Louisville Magazine

AUG 2015

Louisville Magazine is Louisville's city magazine, covering Louisville people, lifestyles, politics, sports, restaurants, entertainment and homes. Includes a monthly calendar of events.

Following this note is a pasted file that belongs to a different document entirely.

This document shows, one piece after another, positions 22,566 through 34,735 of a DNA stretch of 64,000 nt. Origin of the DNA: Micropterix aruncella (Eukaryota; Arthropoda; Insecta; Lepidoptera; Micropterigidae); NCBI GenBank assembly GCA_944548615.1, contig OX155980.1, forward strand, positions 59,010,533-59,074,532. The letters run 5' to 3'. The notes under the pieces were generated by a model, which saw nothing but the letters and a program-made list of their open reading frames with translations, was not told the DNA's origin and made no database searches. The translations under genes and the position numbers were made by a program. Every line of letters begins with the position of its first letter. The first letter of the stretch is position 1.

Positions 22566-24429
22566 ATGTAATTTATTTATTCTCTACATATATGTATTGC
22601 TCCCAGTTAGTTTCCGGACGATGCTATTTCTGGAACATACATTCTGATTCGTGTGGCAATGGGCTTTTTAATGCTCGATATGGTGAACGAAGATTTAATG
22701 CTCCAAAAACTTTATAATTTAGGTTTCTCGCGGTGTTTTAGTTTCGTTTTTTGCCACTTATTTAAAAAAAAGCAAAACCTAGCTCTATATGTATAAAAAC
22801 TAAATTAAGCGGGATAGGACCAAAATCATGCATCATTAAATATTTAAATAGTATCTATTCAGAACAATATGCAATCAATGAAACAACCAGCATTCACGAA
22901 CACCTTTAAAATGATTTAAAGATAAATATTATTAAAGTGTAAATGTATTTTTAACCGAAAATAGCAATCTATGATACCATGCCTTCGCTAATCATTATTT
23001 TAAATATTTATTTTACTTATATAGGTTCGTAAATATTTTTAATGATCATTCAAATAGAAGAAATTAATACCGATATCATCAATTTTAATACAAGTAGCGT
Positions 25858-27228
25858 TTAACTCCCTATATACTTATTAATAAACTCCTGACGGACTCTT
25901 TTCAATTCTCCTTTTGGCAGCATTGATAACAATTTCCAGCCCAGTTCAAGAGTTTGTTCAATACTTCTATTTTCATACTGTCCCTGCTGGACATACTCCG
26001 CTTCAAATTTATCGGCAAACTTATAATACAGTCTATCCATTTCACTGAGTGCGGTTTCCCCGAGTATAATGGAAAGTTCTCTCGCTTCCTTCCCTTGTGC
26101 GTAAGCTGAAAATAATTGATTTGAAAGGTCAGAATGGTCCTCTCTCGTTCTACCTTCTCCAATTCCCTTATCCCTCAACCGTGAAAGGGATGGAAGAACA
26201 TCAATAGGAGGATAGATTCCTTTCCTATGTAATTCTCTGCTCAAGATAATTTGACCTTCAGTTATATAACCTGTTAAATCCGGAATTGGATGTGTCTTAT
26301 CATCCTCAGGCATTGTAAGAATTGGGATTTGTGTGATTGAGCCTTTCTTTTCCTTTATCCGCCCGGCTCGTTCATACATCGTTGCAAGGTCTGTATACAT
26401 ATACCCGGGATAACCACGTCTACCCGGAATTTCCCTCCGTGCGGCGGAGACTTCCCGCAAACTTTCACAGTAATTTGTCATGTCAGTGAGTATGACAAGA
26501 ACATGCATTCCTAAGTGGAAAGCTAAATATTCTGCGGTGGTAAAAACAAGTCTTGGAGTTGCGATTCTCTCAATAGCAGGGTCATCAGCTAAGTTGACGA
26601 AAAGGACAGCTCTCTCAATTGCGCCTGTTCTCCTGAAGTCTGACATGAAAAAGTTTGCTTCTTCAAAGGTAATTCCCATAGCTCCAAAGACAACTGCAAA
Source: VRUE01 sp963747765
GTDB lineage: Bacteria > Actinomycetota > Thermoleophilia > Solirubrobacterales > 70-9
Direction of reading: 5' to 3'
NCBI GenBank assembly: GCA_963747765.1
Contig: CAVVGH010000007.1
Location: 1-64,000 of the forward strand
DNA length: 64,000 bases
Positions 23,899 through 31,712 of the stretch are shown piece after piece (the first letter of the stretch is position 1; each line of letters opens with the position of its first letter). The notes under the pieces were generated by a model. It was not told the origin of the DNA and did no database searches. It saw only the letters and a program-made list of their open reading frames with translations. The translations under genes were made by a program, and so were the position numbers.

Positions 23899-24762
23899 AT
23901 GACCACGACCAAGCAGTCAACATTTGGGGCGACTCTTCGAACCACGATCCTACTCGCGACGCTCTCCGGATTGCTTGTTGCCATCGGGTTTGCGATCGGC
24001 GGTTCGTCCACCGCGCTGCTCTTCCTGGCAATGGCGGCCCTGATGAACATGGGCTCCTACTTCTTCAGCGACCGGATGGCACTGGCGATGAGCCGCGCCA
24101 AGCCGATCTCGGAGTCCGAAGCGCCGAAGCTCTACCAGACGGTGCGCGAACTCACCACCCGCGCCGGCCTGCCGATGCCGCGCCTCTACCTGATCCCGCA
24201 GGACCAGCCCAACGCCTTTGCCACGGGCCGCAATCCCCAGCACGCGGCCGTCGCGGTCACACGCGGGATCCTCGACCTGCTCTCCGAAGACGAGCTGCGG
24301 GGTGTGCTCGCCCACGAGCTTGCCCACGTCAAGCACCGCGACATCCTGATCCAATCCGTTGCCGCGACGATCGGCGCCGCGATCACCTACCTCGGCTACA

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LOUISVILLE MAGAZINE 8.15 109 preparing a chicken and rice dish, one kid says, "Chef, what are these?" and holds up a giant plastic bag full of what look like tiny cream-colored beads. "Pine nuts." "Huh?" "Pine nuts." A kitchen over, a group of fve chef instructors wearing toques huddle around a stainless-steel table, assessing food that second- quarter students have prepared. Te students aren't around, and the chefs comment on the food, swishing with water between bites. "Sorbet's not bad." "Te entrée's on a salad plate." "Te potato has no color or seasoning. It needs texture." "Te vegetables are just…overcooked." "Beef is a little over medium." "My father-in-law would love that." "Sauce is kind of greasy." "Could use a little more greens." "Blueberry parfait — too much of it." "Is there ice cream in there?" "No, I don't think that's ice cream." One of the chefs turns to me, points at the dishes and says, "I would bet money none of them looked in a culinary magazine before." Te next kitchen over is Akmon's international-cuisine class. Te room smells like fried rice. "Tis is when they all look at the clock and go, 'Oh, shit!'" Akmon says. It's a little before 9 a.m., and the students move in all directions, clanking utensils and bowls, opening oven doors and cleaning up their trails as they go along. Te class works in groups, each assigned one of fve Asian cuisines — Vietnamese, Chinese, Japanese, Tai and Korean. Sushi, teriyaki, pho and other dishes start to fll out the tables. I ask Akmon if they're done for the day after this test. "Tese guys? No, they gotta go to English, math…" he says, laughing. "You got three minutes!" he tells them, turns to me and says, "At the end of the fnal, the worst question I get is: What did I get? And I replace that with: What did you learn?" He says to the class, "What do you guys think? Did you have fun? Learn something from this. See how fast you guys started moving in the last 20 or 30 minutes? Nobody worked fast on Monday and now on Wednesday you needed an extra 15 minutes. See what I'm saying?" He then visits each table and gives a ClifsNotes version of what they should have learned. "Let's start over here. Tailand. Southeast Asia. Curry paste. Large amounts of liquid served over rice. What kind of rice?" A kid says "jasmine." "Jasmine rice," Akmon echoes. "China will use an ox until it can't plow anymore and then it's time to eat it. Tey bury the favors, not a lot of refrigeration. Japan: In any of these dishes did you use more than fve ingredients? Tailand: You've got curry paste. How many ingredients go into that curry? About 15. Tese dishes you should all be familiar with. Tempura, sukiyaki, teriyaki. What's this one called? Nigiri. If it's rolled up, it's…? Maki. Nice job. You're missing your pickled ginger." "When you graduate culinary school, you're not a chef," Benjamin of Butchertown Grocery says. "You want to be a chef. You have the idea of being a chef. I'll never forget, I opened a restaurant in Nashville, and I called this young gentleman chef. He said, 'I don't deserve that title yet.' I said, 'Listen to me, I've seen you grow tremendously. I can now call you chef." Questions from Sullivan's basic-skills pretest. Why is vinegar added to the water when poaching eggs? A. to prevent a green ring from forming be- hind the yolk B. for favor C. to prevent overcooking D. to prevent the white from spreading In general, when should herbs be added to a cooked dish? A. at the start of cooking B. any time C. near the end of cooking D. after cooking is complete How is a broth different from a stock? A. broth cannot be served as a fnished dish B. broth is made with meat, not just bones C. broth is clarifed D. broth is made without any meat or bones How can you safely defrost frozen meat? A. in warm water B. in a microwave C. at room temperature D. in a refrigerator What is the most important component in any stock? A. bones B. the bouquet garni C. classic mirepoix D. fresh water Answers: 1. d; 2. c; 3. b; 4. d; 5. a Co oked-up Quiz

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